Relatively Norma (1982)Edit

Livia's first novel is about Minnie, a lesbian from London, who travels to Australia to visit with and come out to her family. They barely react to her pronouncement of lesbianism, seemingly too busy with their own lives and identities. In her book Contemporary Lesbian Writing: Dreams, Desire, Difference, Paulina Palmer argues that Livia's novel "questions the significance of lesbianism as the key to personal identity,"[8] and "humorously exposes the excuses heterosexuals employ to avoid confronting and discussing the subject of lesbianism."[8] Sally Munt, in her exploration of lesbian novels between 1979 and 1989, generally views the novel positively, but states that it is filled with "counter-cultural specificities of early 1980s London feminism,"[9] that border on the "self-referential claustrophobia which can sentence a text to obscurity outside its own sycophantic subculture."[9]

All of the male characters names are John, as a reference to clients of prostitutes. In an interview for The Leveller, Livia explains that "As a lesbian-feminist, I write in a lesbian-feminist context...The male characters are all called John...that's saying I think all men are Johns, which is true.... If other women want to read it, they'll have to imagine themselves into the lesbian feminist framework."[10]


Three of Livia's books were nominated for Lambda Literary Awards for Lesbian Fiction. Incidents Involving Mirth was nominated in 1990, Minimax in 1991, and Bruised Fruit in 1999.[11][12][13] She won a Vermont Booksellers Association Special Merit Award for translation.[3]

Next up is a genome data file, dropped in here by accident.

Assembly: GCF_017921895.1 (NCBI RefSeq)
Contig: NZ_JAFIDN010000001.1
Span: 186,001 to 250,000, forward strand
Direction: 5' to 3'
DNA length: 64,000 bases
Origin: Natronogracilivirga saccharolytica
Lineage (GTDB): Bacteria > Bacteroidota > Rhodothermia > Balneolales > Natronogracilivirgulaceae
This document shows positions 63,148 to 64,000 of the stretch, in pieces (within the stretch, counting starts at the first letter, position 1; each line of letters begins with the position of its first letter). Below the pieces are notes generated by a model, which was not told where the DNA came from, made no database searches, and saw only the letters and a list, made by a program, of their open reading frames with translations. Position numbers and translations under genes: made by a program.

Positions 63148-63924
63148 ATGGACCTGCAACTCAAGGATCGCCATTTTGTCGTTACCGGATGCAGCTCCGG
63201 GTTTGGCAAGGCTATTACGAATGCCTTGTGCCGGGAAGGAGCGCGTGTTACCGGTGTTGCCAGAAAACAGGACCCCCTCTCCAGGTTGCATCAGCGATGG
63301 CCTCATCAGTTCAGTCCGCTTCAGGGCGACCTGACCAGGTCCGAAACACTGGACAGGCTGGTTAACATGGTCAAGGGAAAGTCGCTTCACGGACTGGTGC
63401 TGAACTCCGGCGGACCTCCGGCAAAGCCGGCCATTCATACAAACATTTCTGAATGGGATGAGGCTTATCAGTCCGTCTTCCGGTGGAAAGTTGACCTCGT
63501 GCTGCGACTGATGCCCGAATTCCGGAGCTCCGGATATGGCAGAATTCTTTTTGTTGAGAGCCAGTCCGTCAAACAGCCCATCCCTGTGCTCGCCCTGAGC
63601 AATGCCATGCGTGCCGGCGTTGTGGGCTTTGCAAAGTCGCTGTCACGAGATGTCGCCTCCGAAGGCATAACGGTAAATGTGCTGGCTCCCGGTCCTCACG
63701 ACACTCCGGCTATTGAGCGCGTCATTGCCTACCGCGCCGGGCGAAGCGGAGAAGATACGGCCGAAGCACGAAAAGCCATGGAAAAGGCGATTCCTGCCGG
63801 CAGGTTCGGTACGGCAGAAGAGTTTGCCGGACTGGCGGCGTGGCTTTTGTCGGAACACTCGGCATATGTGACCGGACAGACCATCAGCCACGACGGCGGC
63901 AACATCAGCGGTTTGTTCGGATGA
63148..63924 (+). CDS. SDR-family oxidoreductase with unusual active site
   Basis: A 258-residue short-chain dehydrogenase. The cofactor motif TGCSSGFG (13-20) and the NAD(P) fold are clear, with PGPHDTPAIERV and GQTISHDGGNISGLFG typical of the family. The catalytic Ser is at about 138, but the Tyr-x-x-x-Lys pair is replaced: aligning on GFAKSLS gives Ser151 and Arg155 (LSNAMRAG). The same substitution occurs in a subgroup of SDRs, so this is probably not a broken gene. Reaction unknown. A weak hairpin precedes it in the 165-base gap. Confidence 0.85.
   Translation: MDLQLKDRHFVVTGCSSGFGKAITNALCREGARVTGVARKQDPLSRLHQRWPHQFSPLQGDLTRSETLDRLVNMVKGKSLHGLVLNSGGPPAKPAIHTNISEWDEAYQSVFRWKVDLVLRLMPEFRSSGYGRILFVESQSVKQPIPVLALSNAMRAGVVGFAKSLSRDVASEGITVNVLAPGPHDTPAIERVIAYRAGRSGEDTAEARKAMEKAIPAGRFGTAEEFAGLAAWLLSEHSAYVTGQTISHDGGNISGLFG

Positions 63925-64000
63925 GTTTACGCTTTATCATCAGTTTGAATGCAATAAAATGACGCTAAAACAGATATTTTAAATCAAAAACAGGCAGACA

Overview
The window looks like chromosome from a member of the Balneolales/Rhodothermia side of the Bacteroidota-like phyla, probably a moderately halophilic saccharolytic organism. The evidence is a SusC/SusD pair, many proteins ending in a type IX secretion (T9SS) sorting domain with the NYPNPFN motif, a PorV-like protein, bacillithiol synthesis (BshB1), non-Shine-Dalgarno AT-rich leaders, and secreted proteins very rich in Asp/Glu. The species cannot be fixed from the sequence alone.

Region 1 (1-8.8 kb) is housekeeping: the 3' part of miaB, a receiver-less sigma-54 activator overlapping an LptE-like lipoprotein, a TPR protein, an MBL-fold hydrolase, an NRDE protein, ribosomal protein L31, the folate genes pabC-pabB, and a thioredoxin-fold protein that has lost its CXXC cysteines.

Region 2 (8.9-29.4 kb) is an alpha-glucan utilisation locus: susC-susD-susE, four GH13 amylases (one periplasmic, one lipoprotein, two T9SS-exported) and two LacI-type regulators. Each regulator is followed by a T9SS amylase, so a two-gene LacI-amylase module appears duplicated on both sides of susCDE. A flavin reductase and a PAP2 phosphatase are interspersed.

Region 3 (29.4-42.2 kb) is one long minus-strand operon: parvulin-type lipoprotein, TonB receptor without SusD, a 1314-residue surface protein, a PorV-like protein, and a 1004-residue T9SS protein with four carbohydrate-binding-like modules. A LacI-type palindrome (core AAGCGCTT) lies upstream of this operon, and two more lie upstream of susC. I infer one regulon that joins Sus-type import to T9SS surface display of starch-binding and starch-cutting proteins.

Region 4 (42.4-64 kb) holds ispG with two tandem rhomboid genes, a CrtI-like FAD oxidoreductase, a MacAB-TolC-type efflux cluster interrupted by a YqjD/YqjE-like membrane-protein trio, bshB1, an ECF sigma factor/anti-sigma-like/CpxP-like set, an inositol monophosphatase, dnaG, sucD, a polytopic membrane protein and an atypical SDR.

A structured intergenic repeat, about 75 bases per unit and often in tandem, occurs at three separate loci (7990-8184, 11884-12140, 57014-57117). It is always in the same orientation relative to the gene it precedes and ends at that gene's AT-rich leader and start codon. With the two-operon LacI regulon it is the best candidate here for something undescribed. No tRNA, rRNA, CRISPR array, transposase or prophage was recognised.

Selected worksEdit



  • Relatively Norma (1982) London: Onlywomen Press. ISBN 0-906500-10-9
  • Accommodation Offered (1985) London: Women's Press, 1985. ISBN 0-7043-2857-7
  • Bulldozer Rising (1988) Onlywomen (publisher). ISBN 0-906500-27-3
  • From a Hole in Heaven's Floor (1990) Sault Ste. Marie, ON, Canada : Tyro Pub., ISBN 0-921249-18-7
  • Minimax (1991) Portland, Or. : Eighth Mountain Press. ISBN 0-933377-12-6
  • Bruised Fruit (1999) Jackson, Tennessee, U.S.A. Firebrand Books. ISBN 1-56341-106-7


  • Incidents Involving Warmth: A Collection of Lesbian Feminist Love Stories (1986) London : Only Women Press. ISBN 0-906500-21-4
  • The Pied Piper : lesbian feminist fiction, with Lillian Mohin. Publisher: London : Onlywomen, 1989. ISBN 0-906500-29-X OCLC 60022644
  • Saccharin Cyanide (1990) Onlywomen. ISBN 0-906500-35-4
  • Incidents Involving Mirth: Short Stories (1990). Publisher: Portland, Or. : Eighth Mountain Press, 1990. ISBN 0-933377-14-2